This event had it all, including:

Wardrobe malfunctions…

Miles of comic books…

Masses of people…

Epic battles…

Boardgames…

Memorabilia for sale (lots!)…

And – of course – some great costumes…

St. Patrick’s Day Parade

In a nutshell, St. Patrick’s Day observes the death of St. Patrick, the patron saint of Ireland. The holiday has evolved into a celebration of Irish culture with parades, special foods, music, dancing, drinking (and more drinking, and more drinking) and the wearing of a whole lot of green.

Here’s a few shots of the parade that went down Yonge Street. In true Toronto style it proved to be a fully multi-cultural event:

From The Vaults: Farewell, Jack

This post is based on an event from thirteen years ago, so I guess it qualifies for my so-called From The Vaults series.

A Bit Of Background

Everyone who has a pulse is familiar with the name Jack Layton (July 18, 1950 – August 22, 2011). Jack served as the leader of the NDP from 2003 to 2011 and was leader of the Official Opposition in 2011. Previous to that he sat on Toronto City Council, occasionally holding the title of Acting Mayor or Deputy Mayor of Toronto during his tenure as City Councillor. Jack was also the Member of Parliament (MP) for the Toronto-Danforth riding from 2004 until his death.

Jack rose to prominence in Toronto municipal politics, where he was one of the most prominent left-wing voices on the City and Metropolitan Toronto Councils, championing many progressive causes. In 1991, he ran for Mayor, losing to June Rowlands. Returning to Council, he rose to become head of the Federation of Canadian Municipalities. In 2003, he was elected leader of the NDP.

Under Jack Layton’s leadership, support for the NDP increased in each election. The party’s popular vote almost doubled in the 2004 election, which gave the NDP the balance of power in Paul Martin’s minority government.

Jack died on August 22, 2011, after being diagnosed with cancer. He was survived by his wife of 23 years – our current Mayor – Olivia Chow.

Remembering Jack, Nathan Phillips Square

In the week before the funeral, Jack’s body was laid in state at Parliament Hill at the House of Commons foyer in Ottawa, then in repose at Toronto City Hall.

On August 26, 2011 a huge memorial for Jack was held in Nathan Phillips Square, outside Toronto City hall. It is from this memorial that my following pictures originate. It was a low-key but very powerful event; the love and respect for this man was clearly on display everywhere in the Square that evening:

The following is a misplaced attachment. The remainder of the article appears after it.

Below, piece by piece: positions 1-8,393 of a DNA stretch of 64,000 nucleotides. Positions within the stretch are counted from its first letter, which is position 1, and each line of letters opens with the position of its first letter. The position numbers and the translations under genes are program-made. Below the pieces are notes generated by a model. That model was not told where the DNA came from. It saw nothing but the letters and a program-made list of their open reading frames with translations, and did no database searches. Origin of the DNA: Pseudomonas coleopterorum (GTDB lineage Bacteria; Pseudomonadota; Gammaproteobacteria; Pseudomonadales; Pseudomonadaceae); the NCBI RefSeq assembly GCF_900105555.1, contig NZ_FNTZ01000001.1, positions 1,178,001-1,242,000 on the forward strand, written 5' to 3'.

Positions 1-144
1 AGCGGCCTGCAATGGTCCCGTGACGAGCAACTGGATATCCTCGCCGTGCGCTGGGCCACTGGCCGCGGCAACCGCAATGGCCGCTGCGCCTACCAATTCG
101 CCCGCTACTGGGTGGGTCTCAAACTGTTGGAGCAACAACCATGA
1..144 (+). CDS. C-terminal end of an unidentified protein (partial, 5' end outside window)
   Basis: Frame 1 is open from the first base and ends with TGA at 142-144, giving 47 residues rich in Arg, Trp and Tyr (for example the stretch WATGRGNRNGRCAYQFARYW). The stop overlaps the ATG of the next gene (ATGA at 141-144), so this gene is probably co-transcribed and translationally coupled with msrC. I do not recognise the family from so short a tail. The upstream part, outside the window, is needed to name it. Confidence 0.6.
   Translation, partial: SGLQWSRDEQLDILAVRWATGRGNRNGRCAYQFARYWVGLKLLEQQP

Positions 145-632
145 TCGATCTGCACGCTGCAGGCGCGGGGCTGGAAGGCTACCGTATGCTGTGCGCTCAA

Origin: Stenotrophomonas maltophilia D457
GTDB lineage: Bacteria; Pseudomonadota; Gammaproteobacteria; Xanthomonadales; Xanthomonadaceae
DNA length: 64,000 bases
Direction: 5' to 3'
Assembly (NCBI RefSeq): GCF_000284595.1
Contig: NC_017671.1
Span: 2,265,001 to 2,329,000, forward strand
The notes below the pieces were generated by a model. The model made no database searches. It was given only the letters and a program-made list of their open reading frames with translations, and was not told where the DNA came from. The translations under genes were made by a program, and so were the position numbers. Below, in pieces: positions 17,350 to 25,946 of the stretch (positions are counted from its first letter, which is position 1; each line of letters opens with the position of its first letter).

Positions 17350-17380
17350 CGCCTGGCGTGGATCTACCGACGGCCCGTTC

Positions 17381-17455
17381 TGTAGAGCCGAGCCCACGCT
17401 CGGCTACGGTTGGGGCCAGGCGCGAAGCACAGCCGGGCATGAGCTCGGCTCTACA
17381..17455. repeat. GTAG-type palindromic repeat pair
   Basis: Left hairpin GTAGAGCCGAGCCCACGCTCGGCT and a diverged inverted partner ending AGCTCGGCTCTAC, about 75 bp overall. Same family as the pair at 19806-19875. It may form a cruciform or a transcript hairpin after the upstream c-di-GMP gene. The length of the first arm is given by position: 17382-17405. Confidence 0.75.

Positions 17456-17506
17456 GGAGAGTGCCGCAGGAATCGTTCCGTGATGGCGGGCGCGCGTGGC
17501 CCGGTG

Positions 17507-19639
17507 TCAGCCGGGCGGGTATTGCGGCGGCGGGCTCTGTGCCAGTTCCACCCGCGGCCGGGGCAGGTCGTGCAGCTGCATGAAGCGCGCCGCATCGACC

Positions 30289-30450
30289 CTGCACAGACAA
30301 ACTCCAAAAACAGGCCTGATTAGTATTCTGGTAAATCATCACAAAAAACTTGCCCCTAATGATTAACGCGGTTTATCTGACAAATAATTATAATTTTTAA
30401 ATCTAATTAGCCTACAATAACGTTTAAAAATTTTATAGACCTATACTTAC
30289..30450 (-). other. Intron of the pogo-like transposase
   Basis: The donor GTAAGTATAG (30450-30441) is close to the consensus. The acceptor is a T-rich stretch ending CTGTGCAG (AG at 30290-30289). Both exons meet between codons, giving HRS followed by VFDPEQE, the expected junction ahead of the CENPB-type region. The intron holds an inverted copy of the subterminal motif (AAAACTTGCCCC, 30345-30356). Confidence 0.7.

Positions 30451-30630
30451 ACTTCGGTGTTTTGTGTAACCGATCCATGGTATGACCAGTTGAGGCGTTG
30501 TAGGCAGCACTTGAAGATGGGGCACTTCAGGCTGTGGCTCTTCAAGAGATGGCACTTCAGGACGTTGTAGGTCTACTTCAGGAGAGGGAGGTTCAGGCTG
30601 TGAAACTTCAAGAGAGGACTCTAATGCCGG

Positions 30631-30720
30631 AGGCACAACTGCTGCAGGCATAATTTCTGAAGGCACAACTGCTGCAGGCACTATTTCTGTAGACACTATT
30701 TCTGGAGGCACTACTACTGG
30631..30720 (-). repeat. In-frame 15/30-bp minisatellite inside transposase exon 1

Interment

Jack Layton’s ashes were scattered in three places: Cote St. Charles United Church in Hudson, Quebec where he was raised; on Toronto Island, where he was married; and at the Toronto Necropolis, near where he lived.

Here is Jack’s bronze bust atop a red granite pillar at the Toronto Necropolis:

Leaving A Legacy

For those interested, here is a CBC timeline of Jack Layton’s accomplishments

Halloween on Church Street!

It was another very busy Halloween night on Church Street once again this year. The weather was crisp and quite cool, but there was no rain to speak of. The turnout was massive, having a lot to do I’m sure with events re-energizing after COVID-19.

The mayhem ran from Carlton Street to Gloucester Street, and every inch of the street was packed with people. There were so many inventive and impressive costumes; people’s creativity never ceases to amaze me:

The non-slideshow version is here

Here’s a short video of the scene at Church & Wellesley Streets last night:

Panorama India 2023

Panorama India 2023, with the support of the Consulate General of India, celebrated India’s 76th anniversary of Indian Independence Day on August 20th, 2023 at Nathan Phillips Square.

The Panorama India Parade

The Panorama India event celebrated the vibrant culture, art and heritage of India. The event started with the Grand Parade down Bay Street, across King Street West, up University Avenue, then back to Nathan Phillips Square on Queen Street West. There, Nathan Phillips Square was transformed into a lively place with the sites, sounds, and flavors of India.

These two gentlemen on Queen Street West were preparing for the Panorama India Parade, which was gathering at Nathan Phillips Square
On Queen Street West, arriving back at Nathan Phillips Square

Panorama India Celebrations at Nathan Phillips Square

As the parade wound down the crowd returned to Nathan Phillips Square. There was plenty of food, entertainment and dancing for the rest of the day:

At Nathan Phillips Square
Henna application
Dancers from the Tamil Nadu Cultural Society Of Canada

Toronto Chinatown Festival 2023

On August 19 and 20 the Toronto Chinatown Business Improvement Area hosted its 23rd annual Toronto Chinatown Festival on Spadina Avenue, running from Sullivan Street to College Street.